What is bullying?
Television and the movies give us images of a big, strong, dumb intimidating boy beating up his smaller, brilliant classmate or of a popular group of boys – usually from the same athletic team at the school – shoving a nerd into a hallway locker and locking him inside it.
While those things do happen – and are, indeed, bullying – bullying behaviors can be much more complex and varied than those stereotypes.
For example, while some bullying is physical and easy to recognize, bullying can also occur quietly and covertly, through gossip or on a smart phone or the internet, causing emotional damage.
An act is defined as bullying when:
- The behavior hurts, humiliates, or harms another person physically or emotionally.
- Those targeted by the behavior have difficulty stopping the action directed at them, and struggle to defend themselves.
- There is also a real or perceived “imbalance of power,” in which the student with the bullying behavior has more “power,” – either physically, socially, or emotionally – such as a higher social status, or is physically larger or emotionally intimidating.
- The bullying behavior is repetitive. However, bullying can occur in a single incident if that incident is either very severe or arises from a pattern of behavior.
The behavior can be overt and direct, with physical behaviors, such as fighting, hitting or name calling, or it can be covert, with emotional-social interactions, such as gossiping or leaving someone out of an activity on purpose. Bullying occurs in-person, online or through smart phones and texts.
The Impact of Bullying
While many books on bullying have been written for parents, teachers and children of all ages, only two have been written specifically for children of Afrikan descent. Much more needs to be written as it is a proven fact that people of Afrikan descent suffer more bullying than any other ethnic group – hell, most of us in the Diaspora are where we are because bullies took our ancestors and enslaved them in faraway lands (and the bullying continues) – and suffer more long-lasting psychological effects because we view being victimized as being a punk, chump or rooty-poot scrub, so we keep quiet about it, have no outlet for the pain and suffering and the stress manifests as strokes, heart attacks, depression, violent behavior, anxiety and loathing of self, culture and community.
The aforementioned two books designed specifically for the education, enlightenment and healing of Black people throughout the world who have suffered bullying are Bomani’s Stand, by Angela Freeman and The Young Afrikan Warriors’ Guide to Defeating Bullies and Trolls, by Balogun Ojetade.
When a bully begins to create mischief in the neighborhood, Bomani has to make a choice. Will he be a coward or a warrior? Bomani’s Stand is the latest book in the “Nilajah’s Series”. This book teaches important lessons in manhood that both boys and girls enjoy and benefit from.
Angela Freeman’s “Nilajah Series” is centered on the dynamics of loving Black families. By exploring the relationship between family members, many topics facing the Black community are addressed in age-appropriate ways. This series is designed to combat the degeneracy and myths of inferiority that Black children are inundated with daily through mainstream media outlets.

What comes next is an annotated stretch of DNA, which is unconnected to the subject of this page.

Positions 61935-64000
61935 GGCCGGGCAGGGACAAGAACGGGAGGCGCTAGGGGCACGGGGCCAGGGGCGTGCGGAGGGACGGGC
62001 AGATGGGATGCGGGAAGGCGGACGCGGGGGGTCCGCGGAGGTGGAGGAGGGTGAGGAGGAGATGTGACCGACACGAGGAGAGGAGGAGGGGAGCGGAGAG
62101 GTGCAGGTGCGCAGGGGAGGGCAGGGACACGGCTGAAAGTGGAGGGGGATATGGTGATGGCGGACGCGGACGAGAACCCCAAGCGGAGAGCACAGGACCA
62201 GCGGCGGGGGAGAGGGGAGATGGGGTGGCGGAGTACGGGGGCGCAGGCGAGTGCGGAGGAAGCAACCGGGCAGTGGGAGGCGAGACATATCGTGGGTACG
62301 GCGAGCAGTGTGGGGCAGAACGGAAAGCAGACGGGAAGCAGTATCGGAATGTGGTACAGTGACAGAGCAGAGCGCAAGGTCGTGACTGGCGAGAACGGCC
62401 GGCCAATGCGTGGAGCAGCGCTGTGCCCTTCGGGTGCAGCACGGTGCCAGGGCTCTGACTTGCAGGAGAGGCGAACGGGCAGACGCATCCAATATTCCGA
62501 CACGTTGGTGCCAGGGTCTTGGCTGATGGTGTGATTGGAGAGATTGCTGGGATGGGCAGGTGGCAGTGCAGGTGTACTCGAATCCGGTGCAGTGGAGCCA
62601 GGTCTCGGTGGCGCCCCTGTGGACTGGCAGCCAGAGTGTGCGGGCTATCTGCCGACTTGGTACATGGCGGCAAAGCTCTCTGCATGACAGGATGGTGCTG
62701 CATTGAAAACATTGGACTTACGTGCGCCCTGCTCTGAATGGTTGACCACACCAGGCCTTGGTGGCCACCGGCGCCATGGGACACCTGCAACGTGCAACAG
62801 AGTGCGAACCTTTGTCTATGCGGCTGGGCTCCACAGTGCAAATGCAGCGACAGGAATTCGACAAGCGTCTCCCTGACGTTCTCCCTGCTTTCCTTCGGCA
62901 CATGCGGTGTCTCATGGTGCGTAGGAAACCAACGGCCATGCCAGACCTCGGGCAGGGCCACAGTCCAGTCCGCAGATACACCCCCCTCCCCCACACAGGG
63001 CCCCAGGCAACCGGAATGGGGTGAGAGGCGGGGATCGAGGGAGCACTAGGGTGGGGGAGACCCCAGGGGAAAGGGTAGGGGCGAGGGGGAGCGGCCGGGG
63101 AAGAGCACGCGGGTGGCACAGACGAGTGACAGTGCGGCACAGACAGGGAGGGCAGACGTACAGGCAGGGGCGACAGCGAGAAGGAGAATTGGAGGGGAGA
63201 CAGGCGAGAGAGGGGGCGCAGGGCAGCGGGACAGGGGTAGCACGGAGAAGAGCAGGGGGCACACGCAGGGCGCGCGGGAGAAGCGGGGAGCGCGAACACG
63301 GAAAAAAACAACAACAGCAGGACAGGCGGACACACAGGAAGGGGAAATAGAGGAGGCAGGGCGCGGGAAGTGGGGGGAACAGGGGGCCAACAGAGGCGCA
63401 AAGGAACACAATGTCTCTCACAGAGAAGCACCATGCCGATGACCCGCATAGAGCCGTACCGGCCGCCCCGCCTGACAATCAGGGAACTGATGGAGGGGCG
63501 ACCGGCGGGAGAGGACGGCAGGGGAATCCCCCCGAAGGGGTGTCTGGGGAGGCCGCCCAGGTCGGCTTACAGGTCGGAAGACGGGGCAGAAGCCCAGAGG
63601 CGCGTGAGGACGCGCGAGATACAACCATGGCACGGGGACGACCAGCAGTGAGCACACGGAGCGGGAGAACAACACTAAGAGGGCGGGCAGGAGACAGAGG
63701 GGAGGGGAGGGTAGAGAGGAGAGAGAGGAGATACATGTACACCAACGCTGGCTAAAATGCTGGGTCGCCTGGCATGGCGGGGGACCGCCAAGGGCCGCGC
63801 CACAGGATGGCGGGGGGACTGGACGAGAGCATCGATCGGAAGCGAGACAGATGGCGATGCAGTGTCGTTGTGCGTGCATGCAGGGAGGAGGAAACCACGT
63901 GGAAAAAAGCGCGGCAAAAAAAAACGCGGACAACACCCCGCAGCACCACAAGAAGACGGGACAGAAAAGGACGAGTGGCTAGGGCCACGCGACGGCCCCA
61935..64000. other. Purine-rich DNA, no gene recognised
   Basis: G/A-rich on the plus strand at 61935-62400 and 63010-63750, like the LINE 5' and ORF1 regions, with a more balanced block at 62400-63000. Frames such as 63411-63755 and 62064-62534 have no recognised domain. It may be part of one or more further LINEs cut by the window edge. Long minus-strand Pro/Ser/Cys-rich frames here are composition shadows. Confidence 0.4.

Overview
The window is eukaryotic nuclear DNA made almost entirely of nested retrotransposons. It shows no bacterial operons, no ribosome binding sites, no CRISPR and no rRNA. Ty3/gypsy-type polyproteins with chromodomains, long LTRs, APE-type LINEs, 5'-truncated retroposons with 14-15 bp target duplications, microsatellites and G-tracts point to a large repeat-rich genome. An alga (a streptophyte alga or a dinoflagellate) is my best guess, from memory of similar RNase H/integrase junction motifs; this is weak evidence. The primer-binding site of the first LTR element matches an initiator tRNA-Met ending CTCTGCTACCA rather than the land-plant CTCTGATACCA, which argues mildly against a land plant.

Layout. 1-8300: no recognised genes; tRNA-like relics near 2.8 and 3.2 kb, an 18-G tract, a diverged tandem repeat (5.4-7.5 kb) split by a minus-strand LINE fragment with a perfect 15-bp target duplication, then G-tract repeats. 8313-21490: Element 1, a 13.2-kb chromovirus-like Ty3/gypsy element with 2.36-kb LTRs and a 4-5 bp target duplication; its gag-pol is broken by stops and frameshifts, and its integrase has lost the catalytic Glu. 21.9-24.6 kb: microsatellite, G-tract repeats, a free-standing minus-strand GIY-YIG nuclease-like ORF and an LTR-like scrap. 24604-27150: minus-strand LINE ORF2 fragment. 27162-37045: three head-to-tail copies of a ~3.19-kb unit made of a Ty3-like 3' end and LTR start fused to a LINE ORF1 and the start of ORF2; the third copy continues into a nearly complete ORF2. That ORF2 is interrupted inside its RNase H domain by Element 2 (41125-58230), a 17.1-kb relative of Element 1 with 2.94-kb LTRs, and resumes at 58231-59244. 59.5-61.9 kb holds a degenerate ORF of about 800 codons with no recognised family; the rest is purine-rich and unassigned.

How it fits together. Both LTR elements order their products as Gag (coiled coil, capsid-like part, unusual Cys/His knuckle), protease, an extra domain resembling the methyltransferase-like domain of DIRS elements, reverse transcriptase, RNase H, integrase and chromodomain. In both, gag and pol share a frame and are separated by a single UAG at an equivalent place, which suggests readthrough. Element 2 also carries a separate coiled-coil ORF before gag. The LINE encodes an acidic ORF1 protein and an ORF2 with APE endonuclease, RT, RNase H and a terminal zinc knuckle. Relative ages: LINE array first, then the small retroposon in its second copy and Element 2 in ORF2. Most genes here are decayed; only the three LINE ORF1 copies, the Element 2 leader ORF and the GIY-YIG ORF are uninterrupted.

As with all Angela Freeman Books, this is made for adults and children to read together. Doing so encourages dialogue between the generations. Children tend to ask many questions during and after reading this book. Make the most of their questions by encouraging them to think critically to find answers. Enjoy!
Bullying is a widespread problem that affects thousands of teens of Afrikan descent throughout the Diaspora. Victims of bullying battle depression, anxiety, insecurity, and fear. Sadly, some victims internalize their frustration by harming themselves or become bullies as well. But if adults and our youth agree that bullying is so devastating, why does it continue? Most importantly, how can it be stopped?
The Young Afrikan Warriors’ Guide to Defeating Bullies and Trolls addresses these and many other questions about a major issue for children, young adults and their families.
This one-of-a-kind book uncovers the social pressures and individual choices that lead to violence and provides techniques, tips and tactics for youth, parents and teachers to employ that can pave the way for social action and even save lives.
The knowledge, experiences and methods found within The Young Afrikan Warriors’ Guide to Defeating Bullies and Trolls will not only teach children and young adults to protect themselves and to think critically about bullying but will also empower them to change both themselves and the circumstances that foster abuse in their schools and their communities.
Pick up your copy of Bomani’s Stand for the very young Warriors you know, love, teach and train and pick up The Young Afrikan Warriors’ Guide to Defeating Bullies and Trolls for the preteen and teenaged ones.
Parents and teachers, sit with your children as they read Bomani’s Stand and you and your teens read The Young Afrikan Warriors’ Guide to Defeating Bullies and Trolls. Be prepared to answer questions your young warriors will have about each book, discuss strategies for handling bullies with them and work on tactics and techniques for avoiding and defeating the efforts of bullies and trolls.